“That preceded three months of phone calls and emails,” Hall said. “It was such a magical time.”

Three months into their correspondence, Passaro invited Hall to Miami. That first time, she stayed for four days. But when Hall went to see her beau for Christmas that year, they decided she would be staying forever.

“By then, every time I opened a closet, it was filled with her clothes,” Passaro said. “And I asked her to have anything else she needed sent to us.”

The couple said their secret to happiness together is sharing values and interests.

“We are both family-oriented,” Passaro said. “Devoted to our kids and grandkids, and now our great-grandkids.”

Hall and Passaro enjoy art shows, going out to dinner and traveling together, they said. They take turns reading to each other before they fall asleep at night. And they love to golf together.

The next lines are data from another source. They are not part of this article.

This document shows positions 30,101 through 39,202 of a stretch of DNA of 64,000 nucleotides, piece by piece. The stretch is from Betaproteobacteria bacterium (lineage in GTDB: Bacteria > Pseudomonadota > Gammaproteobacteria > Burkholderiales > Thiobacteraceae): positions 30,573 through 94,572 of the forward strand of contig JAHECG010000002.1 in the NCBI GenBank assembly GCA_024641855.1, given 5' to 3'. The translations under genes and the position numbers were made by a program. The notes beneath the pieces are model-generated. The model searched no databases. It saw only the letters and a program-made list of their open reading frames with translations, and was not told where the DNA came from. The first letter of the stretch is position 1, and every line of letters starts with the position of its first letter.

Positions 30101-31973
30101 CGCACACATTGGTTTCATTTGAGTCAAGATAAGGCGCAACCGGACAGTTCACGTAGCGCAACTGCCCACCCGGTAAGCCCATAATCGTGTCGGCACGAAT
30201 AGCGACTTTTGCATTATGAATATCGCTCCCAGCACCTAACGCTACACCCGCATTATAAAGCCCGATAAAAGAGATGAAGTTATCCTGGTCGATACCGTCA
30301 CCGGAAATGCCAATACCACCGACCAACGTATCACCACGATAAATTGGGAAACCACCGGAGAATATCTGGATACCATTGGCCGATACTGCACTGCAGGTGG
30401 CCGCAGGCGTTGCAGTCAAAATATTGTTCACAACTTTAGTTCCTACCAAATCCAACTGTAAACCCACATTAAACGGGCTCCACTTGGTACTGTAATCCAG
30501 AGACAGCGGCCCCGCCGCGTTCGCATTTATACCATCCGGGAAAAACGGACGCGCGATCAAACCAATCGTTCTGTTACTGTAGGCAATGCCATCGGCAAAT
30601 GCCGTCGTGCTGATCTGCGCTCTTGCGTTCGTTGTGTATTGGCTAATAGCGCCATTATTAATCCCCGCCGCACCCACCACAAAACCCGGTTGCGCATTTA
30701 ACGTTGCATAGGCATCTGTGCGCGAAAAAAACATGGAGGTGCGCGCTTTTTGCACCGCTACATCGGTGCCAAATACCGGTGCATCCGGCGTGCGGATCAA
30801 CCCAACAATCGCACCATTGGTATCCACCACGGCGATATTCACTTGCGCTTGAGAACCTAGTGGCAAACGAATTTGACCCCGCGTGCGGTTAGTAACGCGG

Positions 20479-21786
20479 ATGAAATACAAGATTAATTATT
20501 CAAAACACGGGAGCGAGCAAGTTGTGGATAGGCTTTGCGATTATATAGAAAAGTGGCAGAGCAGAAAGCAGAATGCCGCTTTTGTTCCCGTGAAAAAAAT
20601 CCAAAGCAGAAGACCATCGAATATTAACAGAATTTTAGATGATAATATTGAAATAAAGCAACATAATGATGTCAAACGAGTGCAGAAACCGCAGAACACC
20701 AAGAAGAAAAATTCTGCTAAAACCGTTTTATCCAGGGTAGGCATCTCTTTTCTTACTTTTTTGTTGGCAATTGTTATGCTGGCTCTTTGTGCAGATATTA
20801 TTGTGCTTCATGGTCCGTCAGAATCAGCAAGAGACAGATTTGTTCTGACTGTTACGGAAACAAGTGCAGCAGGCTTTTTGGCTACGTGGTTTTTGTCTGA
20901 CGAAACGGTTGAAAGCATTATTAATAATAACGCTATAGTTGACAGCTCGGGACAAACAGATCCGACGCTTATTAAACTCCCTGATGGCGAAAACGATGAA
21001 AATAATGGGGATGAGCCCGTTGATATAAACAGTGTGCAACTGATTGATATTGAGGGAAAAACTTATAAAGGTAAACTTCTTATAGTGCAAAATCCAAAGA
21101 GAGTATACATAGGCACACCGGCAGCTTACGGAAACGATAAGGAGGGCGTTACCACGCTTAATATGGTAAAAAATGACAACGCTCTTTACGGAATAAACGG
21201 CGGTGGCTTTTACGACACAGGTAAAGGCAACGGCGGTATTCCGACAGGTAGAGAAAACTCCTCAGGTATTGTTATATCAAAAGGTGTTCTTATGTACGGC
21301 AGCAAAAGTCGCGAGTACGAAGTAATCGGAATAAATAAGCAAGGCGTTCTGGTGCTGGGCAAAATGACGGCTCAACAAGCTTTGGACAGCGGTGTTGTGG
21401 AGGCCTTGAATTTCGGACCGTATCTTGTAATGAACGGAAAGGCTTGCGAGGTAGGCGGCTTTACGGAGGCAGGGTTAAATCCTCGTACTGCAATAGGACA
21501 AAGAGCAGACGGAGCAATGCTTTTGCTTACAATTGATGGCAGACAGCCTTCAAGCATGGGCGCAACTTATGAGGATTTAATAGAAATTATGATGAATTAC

“They are so adorable at the golf course,” said Roland Passaro’s son James Passaro. “He hits the ball, and she tells him which way it went because he can’t see very well.”

“He’s an incredible player at 88; he can still score if she can see for him,” James said.

The couple has also seen dark times together. Hall’s 67-year-old son, Robert Hall, passed in 2021, and Passaro proved to be “my rock, through the toughest period of my life.” The pair said they believe they understand each other so well because of their shared history.

“The thing about getting older is that very few people remember you from when you were young,” Hall said. “But I remember Rollie as the vibrant young fellow who could throw a ball as far as the eye could see.”

“And I remember how beautiful and exciting she was when she was 15, and I can say that she’s just as beautiful and exciting today,” Passaro said.